ANC breakaway party emerges kingmaker after close polls
A breakaway party of South Africa’s ruling African National Congress (ANC) has emerged a kingmaker following last week’s hotly contested local government elections.
The Economic Freedom Fighters (EFF) led by former ANC youth league leader Julius Malema says it is yet to make a decision on whether to join a coalition with the ruling party or the main opposition Democratic Alliance (DA) party in the two major metros of Johannesburg and Tshwane.
Johannesburg was left with a hung council after the ANC received 44.55 percent of the vote and the DA got 38.37 percent.
EFF’s 11.09 percent of the vote meant that both the ANC and DA would need Malema’s party to gain control of the council.
A similar situation played out in the capital Tshwane where the DA got 43.11 percent of the vote against the ANC’s 41.22 percent. The EFF claimed 11.7 percent of the votes.
EFF chairperson, Dali Mpofu told a local radio station that his party was considering “all the political options on the table” when he was asking about which party they would choose between the ANC and DA as a coalition partner.
“The other option is not going into coalitions at all and we decide not to go into partnership with either the DA or the ANC,” he said. “We will put it to the leadership that there are all the options whether to work with the ANC or the DA, and we might change our minds.
“Ideologically we are different from the ANC and the DA, in fact these two parties are closer with their neo-liberal policies” Mpofu said.
EFF has said it is willing to work with the ANC on condition that President Jacob Zuma steps down. On the other hand, the DA has indicated it would engage EFF to form coalitions in the key metropolitan areas.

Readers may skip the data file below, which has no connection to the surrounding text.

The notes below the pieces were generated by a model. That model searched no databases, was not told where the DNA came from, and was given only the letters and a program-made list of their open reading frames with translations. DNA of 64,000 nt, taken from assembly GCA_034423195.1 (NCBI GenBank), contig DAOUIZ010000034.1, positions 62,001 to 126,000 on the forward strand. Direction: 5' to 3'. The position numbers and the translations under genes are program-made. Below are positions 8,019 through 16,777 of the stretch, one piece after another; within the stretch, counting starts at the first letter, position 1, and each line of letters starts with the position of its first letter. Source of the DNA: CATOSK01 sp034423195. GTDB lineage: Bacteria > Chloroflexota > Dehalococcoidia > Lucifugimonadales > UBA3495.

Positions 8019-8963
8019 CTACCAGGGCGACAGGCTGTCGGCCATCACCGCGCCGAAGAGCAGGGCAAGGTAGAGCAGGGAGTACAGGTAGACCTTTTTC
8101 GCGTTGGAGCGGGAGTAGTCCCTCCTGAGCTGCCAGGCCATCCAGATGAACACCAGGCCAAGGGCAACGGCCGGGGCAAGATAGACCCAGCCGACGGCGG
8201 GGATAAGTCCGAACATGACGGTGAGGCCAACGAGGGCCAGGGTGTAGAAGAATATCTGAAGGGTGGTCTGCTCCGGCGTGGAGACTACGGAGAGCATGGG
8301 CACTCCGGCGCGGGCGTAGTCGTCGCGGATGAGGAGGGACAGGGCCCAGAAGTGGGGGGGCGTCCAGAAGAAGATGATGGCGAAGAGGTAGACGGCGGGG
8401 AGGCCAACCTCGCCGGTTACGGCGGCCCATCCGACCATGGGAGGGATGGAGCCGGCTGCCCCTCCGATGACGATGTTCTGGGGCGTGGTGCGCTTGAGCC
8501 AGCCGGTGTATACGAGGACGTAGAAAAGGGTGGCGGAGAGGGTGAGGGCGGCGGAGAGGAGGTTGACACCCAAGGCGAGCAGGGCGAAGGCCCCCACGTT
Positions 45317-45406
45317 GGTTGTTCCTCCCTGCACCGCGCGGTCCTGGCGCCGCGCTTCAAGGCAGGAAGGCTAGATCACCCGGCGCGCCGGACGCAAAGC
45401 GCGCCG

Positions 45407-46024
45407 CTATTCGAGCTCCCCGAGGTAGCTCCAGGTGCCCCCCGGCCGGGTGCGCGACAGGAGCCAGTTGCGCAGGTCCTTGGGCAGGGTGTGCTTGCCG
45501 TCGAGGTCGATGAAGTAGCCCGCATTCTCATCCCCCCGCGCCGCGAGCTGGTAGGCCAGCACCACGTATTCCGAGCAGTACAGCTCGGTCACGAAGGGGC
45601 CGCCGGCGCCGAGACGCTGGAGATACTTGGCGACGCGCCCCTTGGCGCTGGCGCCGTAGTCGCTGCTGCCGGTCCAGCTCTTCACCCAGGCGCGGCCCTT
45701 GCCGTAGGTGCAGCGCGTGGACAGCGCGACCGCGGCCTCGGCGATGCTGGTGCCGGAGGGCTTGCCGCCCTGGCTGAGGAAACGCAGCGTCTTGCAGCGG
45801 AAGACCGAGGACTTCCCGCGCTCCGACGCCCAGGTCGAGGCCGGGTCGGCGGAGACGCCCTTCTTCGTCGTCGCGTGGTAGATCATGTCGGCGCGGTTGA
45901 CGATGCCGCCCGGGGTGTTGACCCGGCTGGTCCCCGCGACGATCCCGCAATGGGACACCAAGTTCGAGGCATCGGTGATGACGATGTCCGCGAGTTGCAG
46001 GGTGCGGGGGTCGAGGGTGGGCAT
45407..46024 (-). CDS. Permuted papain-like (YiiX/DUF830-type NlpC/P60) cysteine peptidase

In a related development, the Congress of South African Trade Unions (Cosatu) said it was disappointed that the ANC’s share of the national vote had “decreased dramatically” in the just ended polls.
“We also find it lamentable that the movement has failed to hold on to some of the big metropolitan municipalities across the country,” the federation said.
Cosatu said the outcome was “disheartening”, adding that “it would be insincere to pretend that there were no visible signs of a gradual decline of our movement.” The federation is part of the ANC’s ruling alliance.
Meanwhile, 15 296 746 South Africans voted in the August 8 local government elections, an increase of 1 631 832 compared to the 2011polls, according to statistics issued by the Independent Electoral Commission (IEC) on its website.
The number of people on the voter’s roll has also increased to over 26 million compared to over 23 million in 2011.
Gauteng – which has the biggest pool of voters – saw the largest increase in voter turnout with 58% of registered voters casting their Ballots compared to 55.77 percent in 2011.